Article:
Monday, November 26, 2007

The Great Depression of 2008: subtitled "Goodbye USA and Israel"

After the Wall Street Crash of 1929, caused mostly by banks investing in questionable schemes to inflate their investments, the Great Depression descended upon America.

In 1933, Congress passed the Glass-Steagall Act, which following the Great Crash of 1929, one of every five banks in America fails. Many people, especially politicians, see market speculation engaged in by banks during the 1920s as a cause of the crash.

In 1933, Senator Carter Glass (D-Va.) and Congressman Henry Steagall (D-Ala.) introduce the historic legislation that bears their name, seeking to limit the conflicts of interest created when commercial banks are permitted to underwrite stocks or bonds. In the early part of the century, individual investors were seriously hurt by banks whose overriding interest was promoting stocks of interest and benefit to the banks, rather than to individual investors. The new law bans commercial banks from underwriting securities, forcing banks to choose between being a simple lender or an underwriter (brokerage).

Thru the years, the banks chaffed at regulations that forced them to stay out of the speculation business and tried repeatedly to get Glass-Steagall repealed.

In the spring of 1987, the Federal Reserve Board votes 3-2 in favor of easing regulations under Glass-Steagall Act, overriding the opposition of Chairman Paul Volcker. The vote comes after the Fed Board hears proposals from Citicorp, J.P. Morgan and Bankers Trust advocating the loosening of Glass-Steagall restrictions to allow banks to handle several underwriting businesses, including commercial paper, municipal revenue bonds, and mortgage-backed securities.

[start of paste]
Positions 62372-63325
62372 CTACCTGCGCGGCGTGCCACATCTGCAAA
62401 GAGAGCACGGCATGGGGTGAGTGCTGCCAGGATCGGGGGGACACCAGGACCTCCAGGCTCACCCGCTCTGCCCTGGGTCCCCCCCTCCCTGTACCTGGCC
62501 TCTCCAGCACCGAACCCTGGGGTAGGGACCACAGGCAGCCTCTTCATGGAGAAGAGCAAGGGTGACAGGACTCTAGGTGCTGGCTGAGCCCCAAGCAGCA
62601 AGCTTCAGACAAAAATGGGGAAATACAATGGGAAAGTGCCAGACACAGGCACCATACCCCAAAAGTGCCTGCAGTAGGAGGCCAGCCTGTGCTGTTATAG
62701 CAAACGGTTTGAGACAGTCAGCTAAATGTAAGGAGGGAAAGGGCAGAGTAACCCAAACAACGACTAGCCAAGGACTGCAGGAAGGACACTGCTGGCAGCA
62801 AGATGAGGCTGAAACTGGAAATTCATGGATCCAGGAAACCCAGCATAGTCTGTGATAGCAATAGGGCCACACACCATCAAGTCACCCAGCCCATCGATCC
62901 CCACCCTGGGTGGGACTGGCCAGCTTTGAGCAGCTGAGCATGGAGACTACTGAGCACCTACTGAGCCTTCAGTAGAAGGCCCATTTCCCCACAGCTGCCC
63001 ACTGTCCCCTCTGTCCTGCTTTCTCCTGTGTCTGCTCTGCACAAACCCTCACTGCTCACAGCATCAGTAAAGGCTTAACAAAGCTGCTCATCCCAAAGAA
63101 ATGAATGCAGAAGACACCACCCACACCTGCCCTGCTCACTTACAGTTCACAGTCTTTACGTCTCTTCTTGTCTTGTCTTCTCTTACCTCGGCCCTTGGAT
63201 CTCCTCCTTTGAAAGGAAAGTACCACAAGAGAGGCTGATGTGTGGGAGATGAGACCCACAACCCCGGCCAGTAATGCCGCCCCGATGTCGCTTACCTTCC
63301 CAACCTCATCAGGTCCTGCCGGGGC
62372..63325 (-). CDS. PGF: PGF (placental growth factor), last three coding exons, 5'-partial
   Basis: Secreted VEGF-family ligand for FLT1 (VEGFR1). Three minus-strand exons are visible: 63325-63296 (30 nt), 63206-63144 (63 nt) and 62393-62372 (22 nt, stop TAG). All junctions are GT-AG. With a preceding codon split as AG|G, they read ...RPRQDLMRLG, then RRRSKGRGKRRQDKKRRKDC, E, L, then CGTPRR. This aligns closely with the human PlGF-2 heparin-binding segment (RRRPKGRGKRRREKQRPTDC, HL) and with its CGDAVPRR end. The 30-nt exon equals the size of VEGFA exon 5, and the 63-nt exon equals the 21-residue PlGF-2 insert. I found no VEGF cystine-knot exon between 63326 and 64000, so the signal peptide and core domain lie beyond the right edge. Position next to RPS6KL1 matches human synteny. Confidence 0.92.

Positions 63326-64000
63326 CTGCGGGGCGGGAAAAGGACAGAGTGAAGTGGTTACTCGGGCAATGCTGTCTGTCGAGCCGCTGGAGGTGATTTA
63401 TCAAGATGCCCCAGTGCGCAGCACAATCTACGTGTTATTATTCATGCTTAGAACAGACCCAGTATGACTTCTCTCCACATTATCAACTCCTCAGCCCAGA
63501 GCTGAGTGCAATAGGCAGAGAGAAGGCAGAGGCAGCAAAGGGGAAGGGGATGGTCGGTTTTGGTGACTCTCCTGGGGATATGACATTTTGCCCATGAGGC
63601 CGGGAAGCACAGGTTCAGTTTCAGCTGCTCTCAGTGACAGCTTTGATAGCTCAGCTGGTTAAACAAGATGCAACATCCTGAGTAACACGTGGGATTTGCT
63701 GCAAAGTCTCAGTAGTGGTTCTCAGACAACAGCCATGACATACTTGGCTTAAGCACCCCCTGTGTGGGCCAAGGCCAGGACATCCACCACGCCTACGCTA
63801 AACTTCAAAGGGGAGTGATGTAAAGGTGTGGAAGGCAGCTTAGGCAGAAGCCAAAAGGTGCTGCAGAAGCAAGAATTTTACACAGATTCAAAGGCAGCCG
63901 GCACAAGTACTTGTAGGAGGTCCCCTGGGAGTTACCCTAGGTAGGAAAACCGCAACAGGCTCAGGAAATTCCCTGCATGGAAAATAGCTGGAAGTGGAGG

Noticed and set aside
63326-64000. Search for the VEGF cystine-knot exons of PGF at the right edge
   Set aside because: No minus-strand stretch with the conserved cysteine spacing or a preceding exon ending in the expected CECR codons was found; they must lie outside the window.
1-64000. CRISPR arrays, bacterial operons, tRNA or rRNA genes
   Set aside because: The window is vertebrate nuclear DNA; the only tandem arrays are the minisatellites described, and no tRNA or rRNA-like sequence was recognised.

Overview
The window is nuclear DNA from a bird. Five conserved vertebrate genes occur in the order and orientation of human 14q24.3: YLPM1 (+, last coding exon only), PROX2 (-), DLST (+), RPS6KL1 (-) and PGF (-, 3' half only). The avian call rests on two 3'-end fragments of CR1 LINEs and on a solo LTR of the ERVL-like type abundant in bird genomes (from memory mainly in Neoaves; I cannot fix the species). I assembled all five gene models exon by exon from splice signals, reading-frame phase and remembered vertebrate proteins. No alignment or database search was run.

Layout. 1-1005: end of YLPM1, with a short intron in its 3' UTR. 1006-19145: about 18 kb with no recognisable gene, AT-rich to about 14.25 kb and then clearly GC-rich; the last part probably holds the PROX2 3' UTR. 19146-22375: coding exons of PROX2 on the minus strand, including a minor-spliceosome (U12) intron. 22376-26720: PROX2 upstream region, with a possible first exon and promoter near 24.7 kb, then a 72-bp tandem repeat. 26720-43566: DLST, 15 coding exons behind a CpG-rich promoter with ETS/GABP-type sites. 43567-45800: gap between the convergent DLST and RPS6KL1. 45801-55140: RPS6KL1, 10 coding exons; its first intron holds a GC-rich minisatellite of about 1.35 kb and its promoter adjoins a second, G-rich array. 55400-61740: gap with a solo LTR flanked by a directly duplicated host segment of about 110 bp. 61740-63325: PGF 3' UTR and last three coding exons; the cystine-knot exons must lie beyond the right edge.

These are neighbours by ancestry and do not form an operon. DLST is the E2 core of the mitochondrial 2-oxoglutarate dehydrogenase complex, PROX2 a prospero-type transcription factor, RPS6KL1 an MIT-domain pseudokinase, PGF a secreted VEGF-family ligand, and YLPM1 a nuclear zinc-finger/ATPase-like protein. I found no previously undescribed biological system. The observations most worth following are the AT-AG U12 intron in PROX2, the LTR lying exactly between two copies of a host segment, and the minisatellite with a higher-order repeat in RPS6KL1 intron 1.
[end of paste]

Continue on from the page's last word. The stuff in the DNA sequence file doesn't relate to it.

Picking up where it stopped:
In January 1989, the Fed Board approves an application by J.P. Morgan, Chase Manhattan, Bankers Trust, and Citicorp to expand the Glass-Steagall loophole to include dealing in debt and equity securities in addition to municipal securities and commercial paper. This marks a large expansion of the activities considered permissible under Section 20, because the revenue limit for underwriting business is still at 5 percent. Later in 1989, the Board issues an order raising the limit to 10 percent of revenues, referring to the April 1987 order for its rationale.

In 1990, J.P. Morgan becomes the first bank to receive permission from the Federal Reserve to underwrite securities, so long as its underwriting business does not exceed the 10 percent limit.

In December 1996, with the support of Chairman Alan Greenspan, the Federal Reserve Board issues a precedent-shattering decision permitting bank holding companies to own investment bank affiliates with up to 25 percent of their business in securities underwriting (up from 10 percent)

By loosening the restrictions imposed by the Glass-Steagall act, banks like Citicorp and Chase go on an investment and merger spree.

Finally, after 12 attempts in 25 years, Congress finally repeals Glass-Steagall, rewarding financial companies for more than 20 years and $300 million worth of lobbying efforts. Supporters hail the change as the long-overdue demise of a Depression-era relic.